China Soldiers

August 3, 1998
Since President Clinton's trip to China there has been a lot of talk about engaging the Chinese, but I fear it is nothing more than talk. From here it looks a lot more like appeasement and conciliation.

Consider the story from the South China Morning Post. It says that elite U.S. Special Forces units will train People's Liberation Army soldiers under a plan being put forward by the Pentagon. A top general said, "What we encourage is low-level contact at the small-unit level... To develop trust and confidence that then brings in higher people." This is incredible. Can you imagine the response if the U.S. sent Special Forces soldiers to the former Soviet Union in the 1980s or even to South Africa (during that same period of time) to train those soldiers?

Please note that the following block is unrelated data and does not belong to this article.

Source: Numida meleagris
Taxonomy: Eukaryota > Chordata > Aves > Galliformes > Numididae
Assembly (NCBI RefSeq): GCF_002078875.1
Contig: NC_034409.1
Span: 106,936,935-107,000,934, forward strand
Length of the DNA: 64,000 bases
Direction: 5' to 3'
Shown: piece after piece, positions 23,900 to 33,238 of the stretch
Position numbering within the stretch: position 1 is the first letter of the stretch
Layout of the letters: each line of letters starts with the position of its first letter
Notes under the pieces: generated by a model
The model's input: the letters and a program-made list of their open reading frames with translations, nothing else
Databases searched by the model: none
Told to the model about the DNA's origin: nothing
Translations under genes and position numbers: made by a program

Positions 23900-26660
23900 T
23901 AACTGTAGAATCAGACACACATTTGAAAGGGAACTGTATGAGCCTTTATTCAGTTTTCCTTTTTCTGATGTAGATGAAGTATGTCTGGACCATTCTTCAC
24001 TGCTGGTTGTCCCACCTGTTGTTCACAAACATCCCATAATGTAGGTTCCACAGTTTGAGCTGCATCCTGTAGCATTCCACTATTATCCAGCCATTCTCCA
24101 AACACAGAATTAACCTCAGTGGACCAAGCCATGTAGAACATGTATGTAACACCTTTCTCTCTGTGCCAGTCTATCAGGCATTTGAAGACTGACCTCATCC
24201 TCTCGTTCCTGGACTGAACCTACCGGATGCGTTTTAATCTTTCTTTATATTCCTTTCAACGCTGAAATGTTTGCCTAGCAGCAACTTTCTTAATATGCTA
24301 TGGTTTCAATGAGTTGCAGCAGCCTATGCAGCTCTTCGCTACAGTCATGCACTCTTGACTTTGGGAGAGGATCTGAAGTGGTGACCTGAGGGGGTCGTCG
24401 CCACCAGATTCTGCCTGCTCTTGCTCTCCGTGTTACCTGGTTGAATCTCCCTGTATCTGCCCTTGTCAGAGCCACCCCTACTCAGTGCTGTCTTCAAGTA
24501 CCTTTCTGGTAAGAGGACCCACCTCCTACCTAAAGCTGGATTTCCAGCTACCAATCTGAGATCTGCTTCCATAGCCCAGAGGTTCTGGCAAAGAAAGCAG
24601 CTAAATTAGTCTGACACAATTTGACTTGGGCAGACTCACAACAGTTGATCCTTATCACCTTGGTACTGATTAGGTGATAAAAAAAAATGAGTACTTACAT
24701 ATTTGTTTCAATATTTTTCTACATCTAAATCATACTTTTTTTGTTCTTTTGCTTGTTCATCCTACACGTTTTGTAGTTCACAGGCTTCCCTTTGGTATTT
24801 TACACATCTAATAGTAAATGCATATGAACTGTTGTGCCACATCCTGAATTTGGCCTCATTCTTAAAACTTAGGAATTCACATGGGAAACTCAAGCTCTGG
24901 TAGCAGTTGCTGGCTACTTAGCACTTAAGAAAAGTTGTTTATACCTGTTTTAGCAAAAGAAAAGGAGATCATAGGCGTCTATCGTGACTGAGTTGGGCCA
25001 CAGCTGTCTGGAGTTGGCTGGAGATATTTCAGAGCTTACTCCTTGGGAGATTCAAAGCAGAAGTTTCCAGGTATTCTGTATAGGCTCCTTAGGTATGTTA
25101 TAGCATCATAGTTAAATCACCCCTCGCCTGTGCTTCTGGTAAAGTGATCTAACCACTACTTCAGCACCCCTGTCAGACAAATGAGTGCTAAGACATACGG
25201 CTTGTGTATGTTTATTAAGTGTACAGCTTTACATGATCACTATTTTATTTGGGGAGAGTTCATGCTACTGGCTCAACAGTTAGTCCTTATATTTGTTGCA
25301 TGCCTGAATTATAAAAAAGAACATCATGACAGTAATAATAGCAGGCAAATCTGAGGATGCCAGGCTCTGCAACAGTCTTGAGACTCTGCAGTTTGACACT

Mind you this is taking place at a time when the Pentagon confirms that China has added six new Intercontinental Ballistic Missiles to the arsenal. A bipartisan commission headed by former Defense Secretary Donald Rumsfield recently reported that China is a major exporter of ballistic missiles to Iran and other rogue nations.

And China is not only a military competitor, it's an economic competitor. We are currently running a $60 billion trade deficit with China. And the deficit is not just because we buy so many Chinese products. It's also because they buy so few of our products. The small country of Belgium buys more from the United States than China does.

Is China a friend or foe? The Clinton administration talks about engagement, but it looks a lot more like appeasement to me.

I'm Kerby Anderson of Probe Ministries, and that's my opinion.

© 1998 Probe Ministries International